Kama Sutra: A Guide to the Art of Pleasure

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Kama Sutra: A Guide to the Art of Pleasure

Kama Sutra: A Guide to the Art of Pleasure

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Sharma (1982), The Puruṣārthas: a study in Hindu axiology, Michigan State University, ISBN 978-99936-24-31-8, pp 9–12; See review by Frank Whaling in Numen, Vol. Among the surviving temples in north India, one in Rajasthan sculpts all the major chapters and sexual positions to illustrate the Kamasutra. It also explains the signs and reasons a woman wants to enter into an adulterous relationship and when she does not want to commit adultery. It is also a psychological treatise that presents the effect of desire and pleasure on human behavior.

Each of these pursuits became a subject of study and led to prolific Sanskrit and some Prakrit languages literature in ancient India. Doniger questions the accuracy of Daniélou's translation, stating that he has freely reinterpreted the Kamasutra while disregarding the gender that is implicit in the Sanskrit words. The Kamasutra has been one of the unique sources of sociological information and cultural milieu of ancient India. In some schools of Hinduism, moksha connotes freedom from saṃsāra, the cycle of death and rebirth, in other schools moksha connotes freedom, self-knowledge, self-realization and liberation in this life.

In Redeeming the Kamasutra, Doniger states that "the Kamasutra departs from the dharmic view of homosexuality in significant ways", where the term kliba appears.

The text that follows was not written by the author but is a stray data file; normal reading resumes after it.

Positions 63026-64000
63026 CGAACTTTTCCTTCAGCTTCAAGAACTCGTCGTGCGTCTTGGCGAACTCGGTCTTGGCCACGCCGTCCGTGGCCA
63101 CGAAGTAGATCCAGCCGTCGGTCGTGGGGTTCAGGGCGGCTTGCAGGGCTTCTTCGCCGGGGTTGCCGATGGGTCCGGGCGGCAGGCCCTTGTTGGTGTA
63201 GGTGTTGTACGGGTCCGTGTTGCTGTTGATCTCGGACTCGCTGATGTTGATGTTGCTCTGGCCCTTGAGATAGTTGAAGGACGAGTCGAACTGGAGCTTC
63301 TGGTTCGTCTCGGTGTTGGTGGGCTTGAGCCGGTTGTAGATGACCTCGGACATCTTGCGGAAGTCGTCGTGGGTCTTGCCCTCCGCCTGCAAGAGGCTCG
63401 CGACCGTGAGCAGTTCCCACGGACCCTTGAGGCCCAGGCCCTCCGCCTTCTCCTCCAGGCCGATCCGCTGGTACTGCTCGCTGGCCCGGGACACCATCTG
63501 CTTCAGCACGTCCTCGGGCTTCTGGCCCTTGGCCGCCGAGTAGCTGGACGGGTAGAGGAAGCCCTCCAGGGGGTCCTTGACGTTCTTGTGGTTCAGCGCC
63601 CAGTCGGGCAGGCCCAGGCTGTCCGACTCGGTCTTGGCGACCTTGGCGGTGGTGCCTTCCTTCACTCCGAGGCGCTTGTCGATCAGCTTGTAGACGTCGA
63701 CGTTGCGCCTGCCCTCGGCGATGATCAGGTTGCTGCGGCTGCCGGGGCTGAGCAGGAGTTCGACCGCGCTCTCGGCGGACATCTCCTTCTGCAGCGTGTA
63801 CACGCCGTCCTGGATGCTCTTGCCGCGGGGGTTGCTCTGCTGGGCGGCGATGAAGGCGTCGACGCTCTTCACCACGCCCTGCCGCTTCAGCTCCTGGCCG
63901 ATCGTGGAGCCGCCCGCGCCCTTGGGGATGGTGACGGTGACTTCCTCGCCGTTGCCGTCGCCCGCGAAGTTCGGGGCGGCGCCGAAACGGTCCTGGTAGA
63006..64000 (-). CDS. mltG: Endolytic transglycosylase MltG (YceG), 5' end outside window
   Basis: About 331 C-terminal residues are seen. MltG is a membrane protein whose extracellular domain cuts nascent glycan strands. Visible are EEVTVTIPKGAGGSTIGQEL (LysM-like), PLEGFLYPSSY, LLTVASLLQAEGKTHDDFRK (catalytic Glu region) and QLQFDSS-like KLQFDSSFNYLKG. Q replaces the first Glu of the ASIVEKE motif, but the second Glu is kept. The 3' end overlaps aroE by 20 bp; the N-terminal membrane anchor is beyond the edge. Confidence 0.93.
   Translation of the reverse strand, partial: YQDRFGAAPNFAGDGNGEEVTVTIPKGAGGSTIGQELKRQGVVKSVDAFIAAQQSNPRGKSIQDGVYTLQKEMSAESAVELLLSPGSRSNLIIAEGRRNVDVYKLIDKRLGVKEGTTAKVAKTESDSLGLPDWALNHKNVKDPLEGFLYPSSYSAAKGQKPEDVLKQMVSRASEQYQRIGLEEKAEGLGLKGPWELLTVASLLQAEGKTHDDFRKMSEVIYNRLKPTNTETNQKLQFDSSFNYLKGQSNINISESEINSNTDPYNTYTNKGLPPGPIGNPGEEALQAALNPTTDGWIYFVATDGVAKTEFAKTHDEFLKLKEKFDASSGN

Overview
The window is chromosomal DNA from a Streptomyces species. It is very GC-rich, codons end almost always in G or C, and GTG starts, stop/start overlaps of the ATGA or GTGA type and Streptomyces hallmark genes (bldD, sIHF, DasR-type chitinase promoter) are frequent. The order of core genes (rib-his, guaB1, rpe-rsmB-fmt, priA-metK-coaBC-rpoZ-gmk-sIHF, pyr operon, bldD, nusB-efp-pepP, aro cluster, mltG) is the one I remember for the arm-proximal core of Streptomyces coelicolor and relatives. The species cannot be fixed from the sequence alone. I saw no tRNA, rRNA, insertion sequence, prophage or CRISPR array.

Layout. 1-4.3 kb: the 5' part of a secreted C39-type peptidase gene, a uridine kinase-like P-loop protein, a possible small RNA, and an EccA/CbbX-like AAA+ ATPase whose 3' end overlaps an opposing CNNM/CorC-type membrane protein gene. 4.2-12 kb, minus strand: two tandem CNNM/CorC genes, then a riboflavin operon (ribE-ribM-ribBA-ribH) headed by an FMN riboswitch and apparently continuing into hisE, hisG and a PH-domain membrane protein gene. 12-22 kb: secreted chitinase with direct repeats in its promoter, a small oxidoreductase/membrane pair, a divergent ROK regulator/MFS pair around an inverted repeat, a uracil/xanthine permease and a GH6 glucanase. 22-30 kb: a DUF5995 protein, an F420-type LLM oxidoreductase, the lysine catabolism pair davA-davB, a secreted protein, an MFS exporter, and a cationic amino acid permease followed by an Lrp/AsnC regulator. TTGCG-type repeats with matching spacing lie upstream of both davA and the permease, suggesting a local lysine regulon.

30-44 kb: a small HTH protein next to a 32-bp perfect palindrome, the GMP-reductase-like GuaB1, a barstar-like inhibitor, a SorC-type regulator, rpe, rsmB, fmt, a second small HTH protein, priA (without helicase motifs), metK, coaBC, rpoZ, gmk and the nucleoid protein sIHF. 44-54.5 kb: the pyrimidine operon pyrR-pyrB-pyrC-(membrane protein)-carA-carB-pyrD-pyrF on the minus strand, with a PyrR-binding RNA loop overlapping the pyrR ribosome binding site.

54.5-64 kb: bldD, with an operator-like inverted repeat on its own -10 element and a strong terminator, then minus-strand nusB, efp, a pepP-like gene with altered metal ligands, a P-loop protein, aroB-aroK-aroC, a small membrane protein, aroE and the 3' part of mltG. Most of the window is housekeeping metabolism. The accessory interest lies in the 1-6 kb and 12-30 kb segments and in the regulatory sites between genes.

A long-time career diplomat, he served as the Indian high commissioner in Kenya and the Seychelles, minister in the United States and ambassador in Portugal and Yugoslavia.The approach of Kamasutra is not to ignore nor deny the psychology and complexity of human behavior for pleasure and sex. It is more difficult to manage a good, happy relationship when there are basic differences between the two, according to verse 3. a b According to Jyoti Puri, the Burton version of Kamasutra "appears to have borrowed material concerning the functioning of the harem in Damascus (Syria)" as he edited the text for his colonial era British audience in the late 19th-century.

For example, the original Sanskrit Kamasutra does not use the words lingam or yoni for sexual organs, and almost always uses other terms.

Why not try fast sex sequences for instant pleasure – use all kinds of locations, from the kitchen table and bathroom shower to the living room sofa and even the office floor! The 3rd-century text includes a number of themes, including subjects such as flirting that resonate in the modern era context, states a New York Times review.



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